The Mere Wife Review

I’ve been perpetually struggling to keep up on my reading even as I double down on work and writing. Last week I read The Mere Wife, a novel (affiliate link) by Maria Dahvana Headley, and I found it quite interesting.

To borrow from the blurb on Amazon:

New York Times bestselling author Maria Dahvana Headley presents a modern retelling of the literary classic Beowulf, set in American suburbia as two mothers—a housewife and a battle-hardened veteran—fight to protect those they love in The Mere Wife.

I’d say that this is a bit of an understatement, but it’s a good summary of the book in the sense that you should get an idea of what it is so you can decide whether you’re interested in checking it out further.

If you’re not sold, however, I strongly suggest that you check it out. It’s an interesting, compelling read.

Image courtesy of Amazon and Macmillan.

The whole novel is told in this delightful style, something that falls nicely between stream-of-consciousness and more traditional styles. The result is a book that is occasionally confusing, but only so much so as the complications of reality are to its characters’ minds.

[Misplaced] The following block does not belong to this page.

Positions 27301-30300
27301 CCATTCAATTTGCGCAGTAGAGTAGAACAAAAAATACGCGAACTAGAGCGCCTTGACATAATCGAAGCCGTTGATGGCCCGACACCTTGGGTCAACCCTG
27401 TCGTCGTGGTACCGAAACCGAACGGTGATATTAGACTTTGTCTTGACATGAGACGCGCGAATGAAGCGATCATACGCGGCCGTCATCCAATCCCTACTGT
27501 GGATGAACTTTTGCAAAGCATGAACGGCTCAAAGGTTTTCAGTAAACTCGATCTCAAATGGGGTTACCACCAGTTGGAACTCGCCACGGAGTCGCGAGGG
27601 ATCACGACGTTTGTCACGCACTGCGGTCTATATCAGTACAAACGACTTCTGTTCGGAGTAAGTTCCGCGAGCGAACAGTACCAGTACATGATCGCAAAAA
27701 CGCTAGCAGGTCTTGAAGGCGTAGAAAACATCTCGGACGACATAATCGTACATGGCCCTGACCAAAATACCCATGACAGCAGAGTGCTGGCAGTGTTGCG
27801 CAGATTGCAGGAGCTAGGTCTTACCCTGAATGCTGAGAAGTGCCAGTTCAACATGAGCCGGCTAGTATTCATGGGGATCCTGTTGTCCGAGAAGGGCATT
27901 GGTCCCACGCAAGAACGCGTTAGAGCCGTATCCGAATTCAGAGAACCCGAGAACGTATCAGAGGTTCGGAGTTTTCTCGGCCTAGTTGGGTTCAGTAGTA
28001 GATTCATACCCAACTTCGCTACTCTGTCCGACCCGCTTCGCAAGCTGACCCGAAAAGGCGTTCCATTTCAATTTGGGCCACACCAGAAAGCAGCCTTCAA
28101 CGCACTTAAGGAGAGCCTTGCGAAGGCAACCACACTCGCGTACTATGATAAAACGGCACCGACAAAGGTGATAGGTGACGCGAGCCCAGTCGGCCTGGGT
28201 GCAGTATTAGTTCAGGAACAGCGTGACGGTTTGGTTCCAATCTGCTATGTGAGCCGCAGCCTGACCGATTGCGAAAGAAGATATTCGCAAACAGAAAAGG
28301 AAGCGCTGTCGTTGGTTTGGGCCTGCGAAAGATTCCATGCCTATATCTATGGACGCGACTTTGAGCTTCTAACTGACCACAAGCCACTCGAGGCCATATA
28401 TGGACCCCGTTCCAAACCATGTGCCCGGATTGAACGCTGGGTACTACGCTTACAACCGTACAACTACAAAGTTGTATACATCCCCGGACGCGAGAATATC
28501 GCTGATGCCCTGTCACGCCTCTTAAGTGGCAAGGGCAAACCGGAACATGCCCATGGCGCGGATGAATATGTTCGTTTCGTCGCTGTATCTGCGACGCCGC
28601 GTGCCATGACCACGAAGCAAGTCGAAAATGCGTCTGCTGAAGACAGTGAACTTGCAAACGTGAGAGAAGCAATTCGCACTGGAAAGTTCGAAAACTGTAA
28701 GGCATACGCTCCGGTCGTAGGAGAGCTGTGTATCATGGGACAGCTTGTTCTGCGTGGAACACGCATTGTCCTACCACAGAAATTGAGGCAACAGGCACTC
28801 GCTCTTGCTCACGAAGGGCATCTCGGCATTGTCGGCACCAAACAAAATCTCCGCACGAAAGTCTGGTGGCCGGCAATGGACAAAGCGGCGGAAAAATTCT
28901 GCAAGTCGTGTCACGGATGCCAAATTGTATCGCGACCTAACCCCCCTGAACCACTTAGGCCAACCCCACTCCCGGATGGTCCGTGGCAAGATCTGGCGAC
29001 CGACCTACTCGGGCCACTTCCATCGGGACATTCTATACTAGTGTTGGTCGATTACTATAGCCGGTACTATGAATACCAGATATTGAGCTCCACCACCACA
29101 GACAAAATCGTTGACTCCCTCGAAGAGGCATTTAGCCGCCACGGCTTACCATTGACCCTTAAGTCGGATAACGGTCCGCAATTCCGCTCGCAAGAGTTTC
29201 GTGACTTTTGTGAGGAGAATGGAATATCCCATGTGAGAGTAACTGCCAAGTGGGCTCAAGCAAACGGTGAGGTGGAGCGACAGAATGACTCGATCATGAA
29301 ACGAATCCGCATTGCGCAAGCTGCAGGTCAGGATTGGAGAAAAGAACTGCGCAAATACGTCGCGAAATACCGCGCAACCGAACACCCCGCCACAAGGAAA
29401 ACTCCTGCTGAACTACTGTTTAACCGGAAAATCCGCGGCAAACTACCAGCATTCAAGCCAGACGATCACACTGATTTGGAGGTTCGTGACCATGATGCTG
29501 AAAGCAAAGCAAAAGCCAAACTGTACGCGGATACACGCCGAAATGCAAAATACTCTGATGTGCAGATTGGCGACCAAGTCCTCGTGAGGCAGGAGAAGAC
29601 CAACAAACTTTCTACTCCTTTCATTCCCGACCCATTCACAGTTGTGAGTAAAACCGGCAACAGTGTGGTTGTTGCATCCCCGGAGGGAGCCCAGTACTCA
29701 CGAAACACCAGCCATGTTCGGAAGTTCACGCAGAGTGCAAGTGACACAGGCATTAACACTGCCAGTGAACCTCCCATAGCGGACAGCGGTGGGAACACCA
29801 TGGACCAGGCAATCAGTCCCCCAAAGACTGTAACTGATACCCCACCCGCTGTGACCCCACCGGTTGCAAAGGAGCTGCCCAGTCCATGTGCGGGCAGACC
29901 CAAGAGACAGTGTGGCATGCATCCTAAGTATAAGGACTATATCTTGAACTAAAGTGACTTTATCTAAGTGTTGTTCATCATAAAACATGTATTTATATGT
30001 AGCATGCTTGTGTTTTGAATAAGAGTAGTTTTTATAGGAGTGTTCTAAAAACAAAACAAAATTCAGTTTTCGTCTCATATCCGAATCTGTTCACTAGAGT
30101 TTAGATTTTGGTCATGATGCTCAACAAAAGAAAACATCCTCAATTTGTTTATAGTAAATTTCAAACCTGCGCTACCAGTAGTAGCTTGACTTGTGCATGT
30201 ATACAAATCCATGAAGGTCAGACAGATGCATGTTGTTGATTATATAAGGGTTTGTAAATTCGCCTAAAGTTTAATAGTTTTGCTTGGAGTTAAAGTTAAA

Most of the time, it manages to combine the sort of crisp and clear imagery that one rarely finds outside of epics; I found myself frequently thinking of Homer and Beowulf as I looked at the language and deep descriptions, which are tremendously indulgent but have a sense of action to them, something that you see with many works that belong to an oral tradition.

As far as craft goes, I don’t think I can recommend it enough. It’s rare to get such a great glimpse into characters’ heads,

Thematically, it’s heavy. Many of the themes discussed relate to PTSD, family drama and infidelity, and violence. It’d get a nice graphic R rating if it were made into a movie.

However, while The Mere Wife may occasionally veer into the realm of the grotesque, it does so no more than sacrosanct myths. Where it resorts to vulgarity it does so to depict life as it is, and while I wouldn’t be passing it out on a middle-school reading list, I’d definitely recommend it to a mature reader, especially one who has already become familiar with Beowulf.

Indeed, one of the things that struck me as I read The Mere Wife is how close it manages to feel to that epic. The three act structure is maintained, though it is different, and the characters are all closely drawn from the original myth, but given their own life and meaning.

Honestly, even if you haven’t read Beowulf, I can still recommend The Mere Wife. The protagonist, Dana, is based off of the character of Grendel’s mother, who is barely a footnote in the original epic but comes to life throughout the novel as a tragic figure.

The tragedy plays deeply into the American consciousness, but also in general to the world of the 21st century. The loss of mysticism, digital panopticon, paranoia in the war on terror, and racial tensions of our day all are developed into themes and touched upon, questions that are answered, unanswered, and explored.